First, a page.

Slave Advertisements

Newspaper advertisement for an enslaved man
Slave for Sale Advertisement, Boston News-Letter, June 5, 1704.

Source: Boston News-Letter, June 5, 1704

In 1704, The Boston News-Letter, published in Boston, Massachusetts, became the first successful newspaper in the American Colonies. Barely a month after the weekly began, an advertisement by local merchant John Colman appeared in the paper on June 5 selling "Two Negro Men" along with a "Negro Woman and Child." This marked the beginning of a 77-year period in which local merchants placed advertisements for enslaved persons in local Boston newspaper.[1]

The Boston News-Letter soon became overtaken by The Boston Gazette, which began publication in 1719. From 1719 to 1781 the paper printed 1,103 different "slaves for sale" ads. These ads led to the selling of over 2,500 individuals.[2] They also provide insight into the slave trade in Boston, such as information on the location of the sale of enslaved persons in the town. Boston did not have a single slave marketplace; rather, the sale of enslaved persons occurred on ships or at various places of business near Long Wharf. The September 30, 1728 Gazette gives an example of a location for the sale of enslaved persons. This ad stated "To be sold at No.24. on the Long-Wharf, Good Barbados Sugar: also two likely Negro’s Male and Female, by Jonathan Sewall…"[3]

Newspaper advertisement for a slave for sale
Advertisement, slave for sale in Boston.

Supplement to the Boston-Gazette, March 16, 1767

Slavery in Massachusetts existed on a much smaller scale than the Southern colonies. Still, the enslaved population rose drastically in Boston in the 1700s. According to historian Jared Hardesty, "in 1704 there were 400 slaves living in Boston, while in 1752, there were 1,541 slaves, an increase of over 350 percent."[4] Newspaper advertisements for enslaved persons during this period highlight the growth in the trade and illustrate the use of enslaved labor in the town.

For Boston's elite, owning an enslaved person demonstrated their wealth. Rich merchants, such as Peter Faneuil and John Hancock, enslaved multiple people on their estates. As one advertisement from The Boston News-Letter stated,

Several likely young Negros of both Sexes, lately imported from the West Indies, fit for either Town or Country Service, among whom is a choice Negro Man, suitable for a Gentleman's Family: To be Sold..[5]

Below the elite of Boston, artisans and others from the laboring class also enslaved people, but for different tasks. The artisans and laborers often enslaved one or two individuals to work in shops, households, or on farms.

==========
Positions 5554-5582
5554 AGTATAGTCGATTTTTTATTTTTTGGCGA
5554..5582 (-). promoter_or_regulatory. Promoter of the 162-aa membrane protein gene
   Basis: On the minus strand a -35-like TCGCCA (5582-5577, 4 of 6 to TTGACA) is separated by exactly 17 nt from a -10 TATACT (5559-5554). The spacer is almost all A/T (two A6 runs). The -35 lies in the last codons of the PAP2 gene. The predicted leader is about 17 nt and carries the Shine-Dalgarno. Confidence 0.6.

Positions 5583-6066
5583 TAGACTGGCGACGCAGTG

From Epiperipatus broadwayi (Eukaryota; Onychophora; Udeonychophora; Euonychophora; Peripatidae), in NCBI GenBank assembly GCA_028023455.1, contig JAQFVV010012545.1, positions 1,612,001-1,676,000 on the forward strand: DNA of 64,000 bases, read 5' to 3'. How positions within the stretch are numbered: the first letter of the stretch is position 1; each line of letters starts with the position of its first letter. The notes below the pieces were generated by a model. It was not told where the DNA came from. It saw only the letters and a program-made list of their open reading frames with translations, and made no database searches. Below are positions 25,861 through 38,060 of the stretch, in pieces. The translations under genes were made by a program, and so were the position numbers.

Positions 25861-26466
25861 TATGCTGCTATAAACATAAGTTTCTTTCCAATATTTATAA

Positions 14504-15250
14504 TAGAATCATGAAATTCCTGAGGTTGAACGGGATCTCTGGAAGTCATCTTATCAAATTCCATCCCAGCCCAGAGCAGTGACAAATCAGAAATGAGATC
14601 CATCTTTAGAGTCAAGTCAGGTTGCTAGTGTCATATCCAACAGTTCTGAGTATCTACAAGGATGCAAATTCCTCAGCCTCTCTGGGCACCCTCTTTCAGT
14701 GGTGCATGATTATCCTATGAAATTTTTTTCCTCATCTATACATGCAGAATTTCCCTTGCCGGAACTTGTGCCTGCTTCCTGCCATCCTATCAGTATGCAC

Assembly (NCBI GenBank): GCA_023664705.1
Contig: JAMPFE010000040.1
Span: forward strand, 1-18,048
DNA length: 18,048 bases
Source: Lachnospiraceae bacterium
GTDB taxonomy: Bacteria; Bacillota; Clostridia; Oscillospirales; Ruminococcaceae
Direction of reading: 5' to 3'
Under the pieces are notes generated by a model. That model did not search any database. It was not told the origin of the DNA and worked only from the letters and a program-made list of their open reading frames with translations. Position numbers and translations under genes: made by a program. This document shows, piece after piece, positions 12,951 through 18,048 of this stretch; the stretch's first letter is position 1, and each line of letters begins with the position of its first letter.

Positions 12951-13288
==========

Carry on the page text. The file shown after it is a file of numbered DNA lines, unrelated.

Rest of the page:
Different from the large-scale chattel slavery in the South, enslaved individuals in Boston had a varying skillset that is reflected in newspaper advertisements. In his analysis of "slave for sale" ads in Boston, historian Robert Desrochers Jr. found references to skills such as cooking, gardening, caulking, barrel making, tailoring and blacksmithing.[6] Often times, advertisements, such as the 1732 Boston News-Letter advertisement mentioned above, highlighted the enslaved persons slaves' ability to perform a wide range of indoor and outdoor tasks remained by far the trait Massachusetts masters desired most.[7]

In addition to a diverse skillset, many sellers of enslaved persons wished to remain anonymous. According to Desrochers, in the 1720s 70% of ads included the names of the sellers. By the 1740s, advertisements that included names fell to 20%. As popular opinion began to turn against the slave trade, sellers preferred to keep their names out of print.

Newspaper ad for enslaved women
Slave for Sale Advertisement, Boston Gazette, December 10, 1781

Boston Gazette, December 10, 1781

Boston's slave trade peaked in the 1720s and 1730s before beginning to decline in the following decades. The economy, warfare, and growing moral questions about slavery led to the institution's downfall in Massachusetts. The final slave advertisement in The Boston Gazette appeared on December 10, 1781. Though the slave trade in Boston never matched the slave trade in the South, the 77 years that slave advertisements appeared in Boston newspapers provides important insight into the history of slavery in the town and the central role that slavery played in the global economy.


[1] Robert E. Desrochers Jr, "Slave-for-Sale Advertisements and Slavery in Massachusetts, 1704-1781," The William and Mary Quarterly 55, no. 3 (2002), 623.

[2] Ibid. 623.

[3] Boston Gazette. Boston, MA. September, 30, 1728. p.2.

[4] Hardesty, Jared. Unfreedom: Slavery and Dependence in 18th Century Boston (New York: New York University Press, 2016), p. 22.

[5] Boston News-Letter. (Boston, MA), December, 28, 1732.

[6] For a complete list of professions see Robert E. Desrochers Jr, "Slave-for-Sale Advertisements and Slavery in Massachusetts, 1704-1781," The William and Mary Quarterly 55, no. 3 (2002), 631.

[7] Ibid. P. 630.

Boston African American National Historic Site

Last updated: March 1, 2024